Thank you immensely,

--EuphoricRage470

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A 2d game could be handled pretty well by SDL.

Once you have SDL initialized the rest of your code is basically going to be in rendering and updating the game. To make a 'full game' you're probably going to do more than that (such as saving, loading, etc)

So I imagine it could all fit pretty easily in a setup like:

int main()
{
init();
while (gameRunning) {
update();
render();
}
return 0;
}


1. figure out what you need to initialize
2. figure out what you need to update (and what input you need to handle)
3. figure out what/how to render what you want to render

and that's about it.

It's a very achievable goal.
I had the same goal of just being able to move in a world with objects and while it was only a couple weeks maybe to get a tutorial working, it was less than a year for me as a new programmer to come to the point where my code is essentially all written from scratch.

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Quote:

Is this a reasonable goal, or am I simply expecting too much, too quickly? If so, what should I be working on implementing at this time?

It seems to me that you want to implement a simple 3D demo from scratch rather than using a framework like say Ogre3D. I'd say there is 2 ways to get a demo up and running, one is to read a book about creating a 3D engine from scratch. The other is to start with some simple online tutorials and try to merge what you learn into a simple demo. If you feel comfortable writing C/C++ it should be doable.

The only book I have read that actually takes you from drawing pixels and lines, to rendering triangle based models in a 3D world is Tricks of the Windows Game Programming Gurus

I can't recommend this book as it is way to old to be relevant today, but it did show how it all started, and how you start with the basics (pixels, lines, triangles) and build your way up from that. These days, rendering primitives like that is pretty meaningless as both DirectX and OpenGL has APIs for it. Besides, I'm not sure DirectX and OpenGL will even allow you to work with a raw pointer to the video memory anymore.

About the WinMain boilerplate code, don't let it shake you up. Its ugly yes, but once you got it done just stuff it into a function/class and forget about it for a while.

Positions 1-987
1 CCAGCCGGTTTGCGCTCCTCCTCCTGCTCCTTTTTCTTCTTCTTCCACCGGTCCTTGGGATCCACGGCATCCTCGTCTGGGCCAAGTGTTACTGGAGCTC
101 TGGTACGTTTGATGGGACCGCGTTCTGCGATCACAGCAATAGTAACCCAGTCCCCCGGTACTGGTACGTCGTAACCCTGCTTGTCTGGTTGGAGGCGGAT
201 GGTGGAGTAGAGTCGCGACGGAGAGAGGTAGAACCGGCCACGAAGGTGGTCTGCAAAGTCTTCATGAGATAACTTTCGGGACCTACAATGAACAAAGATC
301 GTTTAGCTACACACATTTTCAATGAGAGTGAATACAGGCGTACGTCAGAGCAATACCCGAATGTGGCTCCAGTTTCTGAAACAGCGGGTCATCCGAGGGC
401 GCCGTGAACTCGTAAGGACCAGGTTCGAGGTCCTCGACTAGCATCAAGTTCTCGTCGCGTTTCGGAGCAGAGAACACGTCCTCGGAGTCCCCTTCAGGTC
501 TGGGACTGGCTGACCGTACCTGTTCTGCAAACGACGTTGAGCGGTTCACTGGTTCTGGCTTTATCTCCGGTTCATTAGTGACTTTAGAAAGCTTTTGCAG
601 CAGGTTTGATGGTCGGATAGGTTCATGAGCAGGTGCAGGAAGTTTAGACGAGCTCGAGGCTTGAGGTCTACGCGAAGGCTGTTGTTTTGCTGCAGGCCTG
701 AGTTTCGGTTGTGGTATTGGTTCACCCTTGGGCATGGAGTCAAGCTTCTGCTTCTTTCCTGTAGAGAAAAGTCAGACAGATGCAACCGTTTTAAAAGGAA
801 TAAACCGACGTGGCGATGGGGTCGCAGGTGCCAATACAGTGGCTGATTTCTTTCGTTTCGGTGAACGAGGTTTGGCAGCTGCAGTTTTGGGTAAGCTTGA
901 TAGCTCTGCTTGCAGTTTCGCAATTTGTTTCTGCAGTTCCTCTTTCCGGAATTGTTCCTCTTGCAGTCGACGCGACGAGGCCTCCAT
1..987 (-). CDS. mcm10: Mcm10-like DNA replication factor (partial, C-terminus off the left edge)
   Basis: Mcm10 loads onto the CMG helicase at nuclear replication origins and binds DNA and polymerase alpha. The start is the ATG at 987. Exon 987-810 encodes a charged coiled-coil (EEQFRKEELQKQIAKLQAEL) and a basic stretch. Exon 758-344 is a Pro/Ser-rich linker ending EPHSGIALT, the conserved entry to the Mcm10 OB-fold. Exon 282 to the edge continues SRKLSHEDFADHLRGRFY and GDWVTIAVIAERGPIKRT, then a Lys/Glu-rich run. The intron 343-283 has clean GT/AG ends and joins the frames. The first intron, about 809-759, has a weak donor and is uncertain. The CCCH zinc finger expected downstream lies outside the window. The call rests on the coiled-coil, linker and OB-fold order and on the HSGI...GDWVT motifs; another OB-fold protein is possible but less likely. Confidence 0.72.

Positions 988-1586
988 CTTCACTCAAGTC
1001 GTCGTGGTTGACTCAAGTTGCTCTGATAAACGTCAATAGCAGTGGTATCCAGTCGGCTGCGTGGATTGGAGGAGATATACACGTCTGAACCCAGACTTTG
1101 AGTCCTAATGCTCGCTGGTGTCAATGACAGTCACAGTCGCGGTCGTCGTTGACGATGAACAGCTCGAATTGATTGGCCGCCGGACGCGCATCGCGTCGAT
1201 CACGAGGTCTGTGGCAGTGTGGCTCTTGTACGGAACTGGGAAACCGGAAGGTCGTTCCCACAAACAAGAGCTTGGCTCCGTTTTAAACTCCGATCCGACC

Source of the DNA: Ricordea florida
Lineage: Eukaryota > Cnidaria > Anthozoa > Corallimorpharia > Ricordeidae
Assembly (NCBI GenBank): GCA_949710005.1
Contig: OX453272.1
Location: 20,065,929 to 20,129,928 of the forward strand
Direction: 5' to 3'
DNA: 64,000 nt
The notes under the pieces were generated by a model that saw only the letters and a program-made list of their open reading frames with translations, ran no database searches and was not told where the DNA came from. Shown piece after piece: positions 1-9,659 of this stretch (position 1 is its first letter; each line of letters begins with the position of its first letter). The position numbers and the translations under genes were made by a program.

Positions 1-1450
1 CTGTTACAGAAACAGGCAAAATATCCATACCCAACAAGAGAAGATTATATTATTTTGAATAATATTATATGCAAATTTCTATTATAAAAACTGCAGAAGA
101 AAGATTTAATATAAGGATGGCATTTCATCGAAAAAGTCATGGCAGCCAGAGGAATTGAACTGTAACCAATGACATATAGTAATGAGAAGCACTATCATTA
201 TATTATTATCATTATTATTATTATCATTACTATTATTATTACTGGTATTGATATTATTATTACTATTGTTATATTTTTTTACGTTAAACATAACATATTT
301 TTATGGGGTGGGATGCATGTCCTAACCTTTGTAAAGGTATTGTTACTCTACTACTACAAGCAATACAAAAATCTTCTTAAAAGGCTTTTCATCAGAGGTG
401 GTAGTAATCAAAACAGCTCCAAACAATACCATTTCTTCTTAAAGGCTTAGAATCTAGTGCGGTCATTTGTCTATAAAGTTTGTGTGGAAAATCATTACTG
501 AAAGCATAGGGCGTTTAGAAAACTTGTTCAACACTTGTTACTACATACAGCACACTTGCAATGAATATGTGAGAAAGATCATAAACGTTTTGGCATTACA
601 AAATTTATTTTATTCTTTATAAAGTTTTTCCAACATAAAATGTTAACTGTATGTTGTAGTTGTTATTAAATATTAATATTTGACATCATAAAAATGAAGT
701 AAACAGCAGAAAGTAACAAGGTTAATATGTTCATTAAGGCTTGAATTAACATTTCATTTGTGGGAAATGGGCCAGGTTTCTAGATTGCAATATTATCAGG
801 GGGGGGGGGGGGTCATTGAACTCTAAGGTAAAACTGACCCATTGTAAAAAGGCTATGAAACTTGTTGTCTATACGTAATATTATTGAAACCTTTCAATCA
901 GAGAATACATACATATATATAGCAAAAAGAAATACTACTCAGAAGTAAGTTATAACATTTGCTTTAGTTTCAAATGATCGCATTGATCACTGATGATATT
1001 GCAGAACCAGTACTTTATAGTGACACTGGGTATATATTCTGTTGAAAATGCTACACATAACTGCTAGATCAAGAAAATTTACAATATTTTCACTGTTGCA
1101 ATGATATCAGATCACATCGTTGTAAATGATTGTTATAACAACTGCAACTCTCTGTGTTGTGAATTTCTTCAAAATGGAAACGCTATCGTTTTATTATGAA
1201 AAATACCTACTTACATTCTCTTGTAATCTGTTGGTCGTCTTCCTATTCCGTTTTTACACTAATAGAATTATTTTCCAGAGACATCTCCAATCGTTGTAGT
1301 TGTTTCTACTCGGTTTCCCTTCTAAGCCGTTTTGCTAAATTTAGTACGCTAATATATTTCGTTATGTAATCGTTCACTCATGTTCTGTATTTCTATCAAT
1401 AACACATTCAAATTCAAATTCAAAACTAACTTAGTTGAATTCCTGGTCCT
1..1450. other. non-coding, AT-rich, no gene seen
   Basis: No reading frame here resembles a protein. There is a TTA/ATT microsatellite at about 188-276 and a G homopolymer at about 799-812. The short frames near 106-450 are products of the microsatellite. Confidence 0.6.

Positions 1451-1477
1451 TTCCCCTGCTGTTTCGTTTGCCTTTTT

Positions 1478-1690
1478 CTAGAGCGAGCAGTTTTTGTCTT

Taking your skills and expectations into consideration I really can't be of much help (I'm not the math kind of guy) other than to suggest you be as specific as possible. Its the best way to get response around here.

Cheers

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Quote:
Original post by Gage64
Quote:
Original post by pulpfist
The only book I have read that actually takes you from drawing pixels and lines, to rendering triangle based models in a 3D world is Tricks of the Windows Game Programming Gurus


That book has a newer 2nd edition (which is almost identical), but either way, it doesn't really cover 3D. You probably meant Tricks of the 3D Game Programming Gurus.


Your almost right, what I did have in mind was probably a mix between Tricks of the Windows Game Programming Gurus and Black Art of 3D Game Programming: Writing Your Own High-Speed 3D Polygon Video Games in C

Quote:

Are the LaMothe Tricks books worth getting for theoretical reference? Or are there better texts on low-level 3D theory out there?

Black Art of 3D Game Programming is an interesting read but LaMothe's books are very pragmatic and practical, written primarily for beginners who wants to get their feet wet, or even soaked. However, if you are looking for a theoretical reference about 3D theory you should be able to do better though.

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For theory, you probably want Real Time Rendering. Also, see the book's website, since the author lists other books you may want to learn from.